Well, it’s official: 2020 is the absolute worst. Oregon Governor Kate Brown shared the “difficult news” during a press conference Thursday that she will not lift her restrictions on large gatherings, including sporting events, concerts, festivals and conventions, until a reliable treatment or prevention for Covid-19 is found.
“The Oregon Health Authority is advising that any large gathering, at least through September, be canceled or at least significantly modified,” Governor Brown said. “I know this is really, really hard. I, too, will miss visiting our fairs and our festivals this year.”
Many large events this summer have already been canceled, including the Spring Garden Fair, Clackamas Kennel Club shows, Bigfoot Festival and Tastes & Tunes, while the Oregon Renaissance Faire was postponed until September.
Today’s news almost certainly means the cancellation, or at the very least, postponement of Canby’s Independence Day Celebration, Slice of Summer, Harefest, the Swan Island Dahlia Fest, Canby’s Big Night Out, Clackamas County Fair and Canby Rodeo, and others. The state’s summer fair season is over before it even began.
These events have not necessarily been canceled yet, and the organizers will still have the chance to weigh their options and make decisions as needed. Later in the press conference, Governor Brown clarified that it is only her “recommendation” that these large events be canceled through September — not an order.
“I wanted to give Oregonians a sense of what the future holds in terms of large gatherings,” she said. “So, at this point, it’s a recommendation. We haven’t formally made that decision yet.”
At the press conference, the governor also shared new details of her framework for reopening Oregon’s economy, including new guidance for counties and businesses on the phased reopening process.
Recently, Governor Brown lifted her order delaying non-urgent medical procedures, with safeguards in place for health care workers and patients, announced the limited reopening of some of the state’s outdoor parks and recreation areas (but not Molalla River State Park in Canby).
Next week, she said, her office will issue updated safety guidelines regarding transit, certain child care, summer school and summer camps and youth programs will be issued. Each step of the reopening process is contingent on Oregonians following the safety guidelines for each sector, she noted.
“Let me be very clear: These choices are not easy,” she said. “As we reopen parts of our economy, we know and expect that there may be an uptick in new coronavirus cases. That’s why we have to be prepared in every single corner of the state, because as we’ve seen, an outbreak can occur anywhere.”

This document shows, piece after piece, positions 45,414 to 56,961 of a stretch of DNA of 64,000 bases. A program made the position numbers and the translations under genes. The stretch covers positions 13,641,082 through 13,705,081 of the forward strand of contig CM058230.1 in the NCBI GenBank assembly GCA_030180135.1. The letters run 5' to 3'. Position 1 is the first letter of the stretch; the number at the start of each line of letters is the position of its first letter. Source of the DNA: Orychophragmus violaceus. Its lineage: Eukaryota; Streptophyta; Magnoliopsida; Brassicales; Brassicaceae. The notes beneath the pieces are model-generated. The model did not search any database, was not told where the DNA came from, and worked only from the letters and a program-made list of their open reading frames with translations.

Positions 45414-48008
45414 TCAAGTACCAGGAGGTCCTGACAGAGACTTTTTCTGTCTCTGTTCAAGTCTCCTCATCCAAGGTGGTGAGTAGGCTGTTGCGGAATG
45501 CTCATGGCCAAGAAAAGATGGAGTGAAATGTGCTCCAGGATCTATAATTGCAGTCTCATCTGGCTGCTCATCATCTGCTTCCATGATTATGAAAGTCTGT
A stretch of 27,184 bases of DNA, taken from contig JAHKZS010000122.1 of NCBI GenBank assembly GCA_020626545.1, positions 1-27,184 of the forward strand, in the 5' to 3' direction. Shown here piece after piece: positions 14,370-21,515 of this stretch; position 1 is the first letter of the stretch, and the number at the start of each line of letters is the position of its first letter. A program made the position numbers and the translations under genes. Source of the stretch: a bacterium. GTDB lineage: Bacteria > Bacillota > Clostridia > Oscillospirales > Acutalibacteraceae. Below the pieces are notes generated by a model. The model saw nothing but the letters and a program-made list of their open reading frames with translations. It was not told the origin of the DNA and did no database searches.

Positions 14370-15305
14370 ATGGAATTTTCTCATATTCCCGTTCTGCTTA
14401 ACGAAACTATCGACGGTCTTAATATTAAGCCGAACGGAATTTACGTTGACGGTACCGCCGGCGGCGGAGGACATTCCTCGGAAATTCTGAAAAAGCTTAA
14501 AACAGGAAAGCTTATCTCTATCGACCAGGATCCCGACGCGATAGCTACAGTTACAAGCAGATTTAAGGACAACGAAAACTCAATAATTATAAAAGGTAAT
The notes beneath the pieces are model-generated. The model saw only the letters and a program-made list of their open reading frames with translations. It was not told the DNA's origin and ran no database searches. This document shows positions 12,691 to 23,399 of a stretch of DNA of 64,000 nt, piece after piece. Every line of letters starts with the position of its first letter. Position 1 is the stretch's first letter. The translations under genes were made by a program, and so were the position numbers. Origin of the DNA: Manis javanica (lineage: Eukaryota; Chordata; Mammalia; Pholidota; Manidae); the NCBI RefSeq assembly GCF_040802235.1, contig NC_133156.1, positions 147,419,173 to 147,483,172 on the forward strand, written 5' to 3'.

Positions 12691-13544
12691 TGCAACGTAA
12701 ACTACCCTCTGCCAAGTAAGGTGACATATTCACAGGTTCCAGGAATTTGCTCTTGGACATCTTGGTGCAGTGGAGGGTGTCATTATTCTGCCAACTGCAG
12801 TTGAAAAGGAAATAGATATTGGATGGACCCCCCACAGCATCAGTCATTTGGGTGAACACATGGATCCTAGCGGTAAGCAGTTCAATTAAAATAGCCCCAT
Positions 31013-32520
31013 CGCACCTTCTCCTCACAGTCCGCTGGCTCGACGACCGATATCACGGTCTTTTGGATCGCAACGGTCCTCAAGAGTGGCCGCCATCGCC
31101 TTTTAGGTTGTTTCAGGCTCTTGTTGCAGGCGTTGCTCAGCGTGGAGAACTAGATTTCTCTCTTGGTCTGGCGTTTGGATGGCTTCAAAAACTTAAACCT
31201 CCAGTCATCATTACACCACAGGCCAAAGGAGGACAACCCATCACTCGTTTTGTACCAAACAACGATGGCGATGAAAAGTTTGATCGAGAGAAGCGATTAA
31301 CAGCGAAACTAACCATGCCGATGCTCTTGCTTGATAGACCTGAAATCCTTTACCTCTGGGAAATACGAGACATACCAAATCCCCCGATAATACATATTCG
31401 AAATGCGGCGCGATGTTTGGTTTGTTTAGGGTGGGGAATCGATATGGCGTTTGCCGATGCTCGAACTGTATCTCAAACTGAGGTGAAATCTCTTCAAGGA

Her new guidance on reopening calls for the widespread use of face coverings, maintaining physical distance of six feet between individuals as much as possible, and following good hygiene and disinfection practices.
“I want to be absolutely clear with each and every one of you: physical distancing is, and will, remain a part of our lives for many months to come,” she said. “Face coverings are, and will, remain a part of our lives for many months to come. Hand washing and good hygiene are, and will remain, life-saving daily practices.”
She thanked Oregonians for following the state’s strict physical distancing guidelines over the past several weeks, and said they have successfully flattened the curve of Covid-19 cases and prevented thousands of infections.
There are now fewer than 100 COVID-19 hospitalizations in the state, and Oregon has established plans for increasing testing capacity, expanding contact tracing capability and building reserves of personal protective equipment.
Now, some counties will be eligible to begin the limited reopening of additional business sectors beginning as early as May 15 if they have demonstrated they have met all prerequisites for reopening.
Oregon counties can begin submitting applications as early as Friday, if they can show a decline in Covid-19 cases or have fewer than 5 hospitalizations, have sufficient testing and contact tracing capability, establish plans for the isolation and quarantine of new cases, have the hospital capacity to handle any surge in new cases and have enough personal protective equipment for health care workers.
Counties that meet all of the above criteria will be eligible to enter Phase I of reopening on May 15, pending approval of their application by the governor, based on the recommendations of OHA.
Under the first phase , counties can begin the limited reopening of the following sectors of restaurants and bars for sit-down service; personal care and services businesses, including barbers and salons; and in-person gatherings of up to 25 people; all under new, specific safety guidelines tailored to each sector.
Counties must remain in Phase I for at least 21 days before becoming eligible to advance to Phase II. If counties begin to see significant increases in Covid-19 cases or community spread, OHA will work with local public health officials to determine if the county should move back from Phase I to a stay-home status.
There will be more details on Phases II and III forthcoming, Governor Brown said.
This is a developing story. Check back for updates.
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